Republicans renew House control [UPDATED]Published 9:56am Wednesday, November 7, 2012 Updated 12:10pm Wednesday, November 7, 2012
With the election over, incumbent Seventh District Rep. Collin Peterson, who returns for a 12th term, was obviously pleased with the outcome and just wants to get back to work.Moments
Peterson overwhelmingly defeated Republican Lee Byberg, 126,615 (60.44 percent) to 73,221 (34.95 percent).
“I hope that (the election) gets everything out of everybody’s system and we can refocus on the issues and get things done. I’m keeping my fingers crossed.”
Peterson’s priority upon returning to Washington, he said, is working on the farm bill.
“(Republican) Leaders are finally willing to get it on the floor,” he said. “I think we have the votes, there’s a few things to work out, but my whole focus will be to get it done. It’s a good bill.”
Once the farm bill is off his plate, Peterson said he will be ready to tackle other issues.
“Once we get (the farm bill) done, I can be helpful in getting the deficit cleared up,” he said.
Peterson, however, won’t be going back to a Democratic majority in the House.
Republicans recaptured control of the House early Wednesday, besting Democrats in a billion-dollar battle and ensuring that the chamber will be dominated by their conservative agenda. Reacting to President Barack Obama’s re-election, House Speaker John Boehner said voters want both parties to find common ground on repairing the economy.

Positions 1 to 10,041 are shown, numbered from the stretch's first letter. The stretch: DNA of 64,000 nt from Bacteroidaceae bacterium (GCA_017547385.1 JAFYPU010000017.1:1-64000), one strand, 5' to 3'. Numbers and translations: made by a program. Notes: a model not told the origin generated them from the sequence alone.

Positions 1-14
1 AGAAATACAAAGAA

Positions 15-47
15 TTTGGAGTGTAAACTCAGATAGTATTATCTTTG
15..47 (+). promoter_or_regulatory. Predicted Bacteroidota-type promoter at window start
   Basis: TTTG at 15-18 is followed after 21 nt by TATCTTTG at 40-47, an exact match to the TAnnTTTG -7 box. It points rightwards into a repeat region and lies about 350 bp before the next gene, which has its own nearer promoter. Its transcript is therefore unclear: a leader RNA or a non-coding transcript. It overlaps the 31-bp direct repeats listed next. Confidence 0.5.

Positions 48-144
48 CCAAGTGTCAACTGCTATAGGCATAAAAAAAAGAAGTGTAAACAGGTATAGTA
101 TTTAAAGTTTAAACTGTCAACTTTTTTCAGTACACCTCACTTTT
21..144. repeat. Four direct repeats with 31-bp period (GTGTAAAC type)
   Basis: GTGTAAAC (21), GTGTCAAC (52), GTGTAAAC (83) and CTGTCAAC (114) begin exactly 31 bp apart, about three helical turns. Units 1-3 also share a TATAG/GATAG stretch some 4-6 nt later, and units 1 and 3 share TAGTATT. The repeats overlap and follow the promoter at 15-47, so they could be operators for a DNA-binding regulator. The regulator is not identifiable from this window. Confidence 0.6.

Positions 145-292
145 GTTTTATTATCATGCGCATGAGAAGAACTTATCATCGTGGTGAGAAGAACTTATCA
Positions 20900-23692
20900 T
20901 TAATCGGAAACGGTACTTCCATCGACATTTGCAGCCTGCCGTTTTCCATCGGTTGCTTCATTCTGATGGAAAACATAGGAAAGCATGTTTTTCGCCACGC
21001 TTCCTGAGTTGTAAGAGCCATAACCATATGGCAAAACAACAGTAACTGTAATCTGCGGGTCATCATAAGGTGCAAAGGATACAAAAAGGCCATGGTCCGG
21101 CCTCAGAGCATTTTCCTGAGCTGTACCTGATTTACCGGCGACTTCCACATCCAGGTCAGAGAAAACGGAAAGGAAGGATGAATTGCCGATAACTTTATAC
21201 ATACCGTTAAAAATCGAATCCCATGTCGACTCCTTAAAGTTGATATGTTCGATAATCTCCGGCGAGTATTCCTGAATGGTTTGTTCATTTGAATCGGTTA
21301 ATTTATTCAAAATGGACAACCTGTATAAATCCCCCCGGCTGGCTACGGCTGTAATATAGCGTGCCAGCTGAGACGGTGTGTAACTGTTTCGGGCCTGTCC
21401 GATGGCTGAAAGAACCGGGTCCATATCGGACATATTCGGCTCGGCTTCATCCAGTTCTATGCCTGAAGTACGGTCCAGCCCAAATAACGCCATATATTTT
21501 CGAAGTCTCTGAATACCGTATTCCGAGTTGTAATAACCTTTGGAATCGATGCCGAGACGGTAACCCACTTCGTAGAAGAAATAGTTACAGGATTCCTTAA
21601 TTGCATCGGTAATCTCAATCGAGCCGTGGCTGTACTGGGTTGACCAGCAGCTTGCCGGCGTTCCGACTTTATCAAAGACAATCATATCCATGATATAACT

Byberg agrees with Boehner’s sentiments.
He wasn’t as concerned over his loss, as the two parties finding compromise on the issues, he said.
“It’s going to take a different kind of leadership that will bring Democrats and Republicans together and not try to find compromise on something that’s bad, but find solutions that are good,” Byberg said.
With more than 90 percent of the 435 House races called by The Associated Press, Republicans had won 227 seats and were leading in 9 more. For a majority in the chamber, a party must control 218 seats. Democrats had won 176 seats and were leading in 21 others.
By early Wednesday in the East, Democrats had knocked off 12 GOP House members — including 10 members of the huge tea party-backed House GOP freshman class of 2010. Republican losers included four incumbents from Illinois, two each from New Hampshire and New York, and one apiece from Florida, Maryland, Minnesota and Texas.